Figure 5 shows another typical patient treated by a different investigator. This patient was injected with a cannula using a fan technique as described earlier in this article.

Safety, side effects, and complications. A total of 13 out of 20 patients experienced at least one injection site reaction of mild-to-moderate intensity during the evaluation. At Day 1, redness (n=5), pain (n=6), and edema (n=3) were the most frequent reactions reported by the investigators. While redness and pain were only observed immediately post-injection, edema persisted up to Month 3 in one patient. It was localized on the orbital margin and required hyaluronidase injection. Upon its resolution, the patient was very satisfied with the result. There was also one case each of transient bruising and itching. Firmness was reported by five patients during the evaluation and resolved within three months following the injection. Safety results reported by the patients were in accordance with those reported by the investigators. All reactions were rated as injection related and not product related.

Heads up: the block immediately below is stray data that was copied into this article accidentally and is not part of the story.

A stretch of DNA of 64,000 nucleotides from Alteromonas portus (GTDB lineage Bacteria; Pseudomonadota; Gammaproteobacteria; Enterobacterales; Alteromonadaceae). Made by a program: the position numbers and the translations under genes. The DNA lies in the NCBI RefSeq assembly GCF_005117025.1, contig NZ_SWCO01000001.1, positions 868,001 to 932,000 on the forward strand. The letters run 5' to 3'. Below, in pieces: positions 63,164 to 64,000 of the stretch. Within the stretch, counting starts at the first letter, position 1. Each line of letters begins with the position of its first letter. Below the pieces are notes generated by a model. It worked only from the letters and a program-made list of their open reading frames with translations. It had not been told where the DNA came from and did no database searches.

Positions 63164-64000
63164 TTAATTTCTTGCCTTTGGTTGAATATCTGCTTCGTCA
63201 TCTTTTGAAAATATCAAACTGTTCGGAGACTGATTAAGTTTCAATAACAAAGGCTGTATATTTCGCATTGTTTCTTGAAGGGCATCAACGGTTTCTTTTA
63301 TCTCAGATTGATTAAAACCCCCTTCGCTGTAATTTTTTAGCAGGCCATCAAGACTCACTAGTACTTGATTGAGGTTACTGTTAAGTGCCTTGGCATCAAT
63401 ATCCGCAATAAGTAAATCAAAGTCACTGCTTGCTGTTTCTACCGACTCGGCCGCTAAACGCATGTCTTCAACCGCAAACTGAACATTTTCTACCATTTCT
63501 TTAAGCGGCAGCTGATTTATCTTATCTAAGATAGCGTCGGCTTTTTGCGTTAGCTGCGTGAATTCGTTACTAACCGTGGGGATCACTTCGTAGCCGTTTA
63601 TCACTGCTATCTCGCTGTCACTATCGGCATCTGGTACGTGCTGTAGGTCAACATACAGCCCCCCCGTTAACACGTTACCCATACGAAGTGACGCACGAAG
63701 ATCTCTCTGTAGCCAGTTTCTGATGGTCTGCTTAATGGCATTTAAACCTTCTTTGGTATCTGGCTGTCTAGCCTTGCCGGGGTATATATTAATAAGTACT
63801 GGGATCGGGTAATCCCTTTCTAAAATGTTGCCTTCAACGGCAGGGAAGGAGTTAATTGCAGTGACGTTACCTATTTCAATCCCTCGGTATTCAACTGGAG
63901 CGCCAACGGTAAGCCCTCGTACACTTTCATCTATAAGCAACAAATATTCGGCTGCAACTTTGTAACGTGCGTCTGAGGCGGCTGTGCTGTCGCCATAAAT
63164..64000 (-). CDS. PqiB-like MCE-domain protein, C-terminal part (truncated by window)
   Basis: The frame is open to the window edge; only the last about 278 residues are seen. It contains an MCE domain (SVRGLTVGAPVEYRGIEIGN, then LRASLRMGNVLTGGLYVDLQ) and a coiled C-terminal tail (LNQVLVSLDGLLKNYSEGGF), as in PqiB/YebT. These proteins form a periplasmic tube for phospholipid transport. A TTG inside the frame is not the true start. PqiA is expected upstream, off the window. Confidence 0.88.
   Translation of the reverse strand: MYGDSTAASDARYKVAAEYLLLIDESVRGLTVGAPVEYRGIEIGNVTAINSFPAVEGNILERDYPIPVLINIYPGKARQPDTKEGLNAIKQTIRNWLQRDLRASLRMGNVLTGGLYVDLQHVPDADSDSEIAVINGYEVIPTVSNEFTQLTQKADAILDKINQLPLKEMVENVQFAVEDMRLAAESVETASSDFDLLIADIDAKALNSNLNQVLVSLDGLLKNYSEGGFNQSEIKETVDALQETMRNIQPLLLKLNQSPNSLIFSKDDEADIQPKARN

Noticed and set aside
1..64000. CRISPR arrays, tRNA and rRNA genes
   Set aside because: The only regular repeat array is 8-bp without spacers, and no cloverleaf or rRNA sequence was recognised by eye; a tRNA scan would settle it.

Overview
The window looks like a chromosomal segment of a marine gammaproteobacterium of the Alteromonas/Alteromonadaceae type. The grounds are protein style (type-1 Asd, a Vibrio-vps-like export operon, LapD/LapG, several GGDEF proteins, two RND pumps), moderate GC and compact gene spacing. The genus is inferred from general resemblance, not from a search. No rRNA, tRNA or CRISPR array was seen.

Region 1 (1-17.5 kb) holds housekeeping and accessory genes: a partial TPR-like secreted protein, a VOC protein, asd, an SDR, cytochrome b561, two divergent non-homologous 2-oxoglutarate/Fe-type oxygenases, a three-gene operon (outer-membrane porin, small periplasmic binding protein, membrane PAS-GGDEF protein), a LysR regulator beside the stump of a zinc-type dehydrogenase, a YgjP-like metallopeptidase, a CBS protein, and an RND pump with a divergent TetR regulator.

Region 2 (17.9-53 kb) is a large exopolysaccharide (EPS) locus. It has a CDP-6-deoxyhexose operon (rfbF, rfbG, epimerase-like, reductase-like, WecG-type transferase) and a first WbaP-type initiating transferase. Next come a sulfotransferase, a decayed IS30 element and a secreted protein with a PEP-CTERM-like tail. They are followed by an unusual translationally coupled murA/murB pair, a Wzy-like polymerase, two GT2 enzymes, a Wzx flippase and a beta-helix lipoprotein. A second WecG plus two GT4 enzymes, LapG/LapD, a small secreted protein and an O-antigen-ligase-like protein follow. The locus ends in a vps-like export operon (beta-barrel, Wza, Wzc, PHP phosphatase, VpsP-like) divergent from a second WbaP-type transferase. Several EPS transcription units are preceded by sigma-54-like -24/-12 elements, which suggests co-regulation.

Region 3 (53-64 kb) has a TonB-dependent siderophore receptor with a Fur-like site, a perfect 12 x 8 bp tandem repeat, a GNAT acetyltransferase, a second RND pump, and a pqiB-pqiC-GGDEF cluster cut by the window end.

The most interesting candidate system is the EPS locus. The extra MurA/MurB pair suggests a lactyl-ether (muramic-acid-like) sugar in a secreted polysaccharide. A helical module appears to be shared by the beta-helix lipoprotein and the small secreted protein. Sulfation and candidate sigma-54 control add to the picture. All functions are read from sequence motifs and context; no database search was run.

Discussion

The functional anatomical components of the facial structure are in permanent motion resulting in variable facial expression. It is therefore important to consider the three-dimensional aspect and the complexity of these interactions when performing volumetric facial enhancement.10 CPM HA volumizer is designed to integrate into the soft tissues in order to increase facial volume. At the same time, it preserves a natural appearance whether in static position or during facial expression. When injected in the mid-face region, the product allows an aged face to be restored to its “triangle of beauty” or “heart-shaped face” that is associated with a younger appearance.[10]

Since its launch in 2010, CPM HA volumizer has been successfully used in a variety of patient populations in Europe, Canada, Australia, and other countries. The excellent safety profile of the product has been confirmed through post-marketing surveillance feedback. CPM HA volumizer is designed to be injected subcutaneously or in deeper soft tissue layers to restore facial volume. It is essential to respect these criteria when choosing the most appropriate injection technique to reduce the risk of edema and product misplacement, which may result in undesirable adverse reactions and patient disappointment. The authors recommend remodeling the product immediately after injection by applying sustained pressure with the fingertips for several seconds until the product is no longer palpable. The CPM characteristics of the product prevent it from being displaced later on. Remodeling allows a natural aesthetic enhancement to be achieved and contouring of the treated area, as the product is very supple and easily malleable.